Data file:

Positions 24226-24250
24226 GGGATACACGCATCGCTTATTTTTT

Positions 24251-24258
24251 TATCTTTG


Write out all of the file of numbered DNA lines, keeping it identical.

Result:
Positions 24226-24250
24226 GGGATACACGCATCGCTTATTTTTT

Positions 24251-24258
24251 TATCTTTG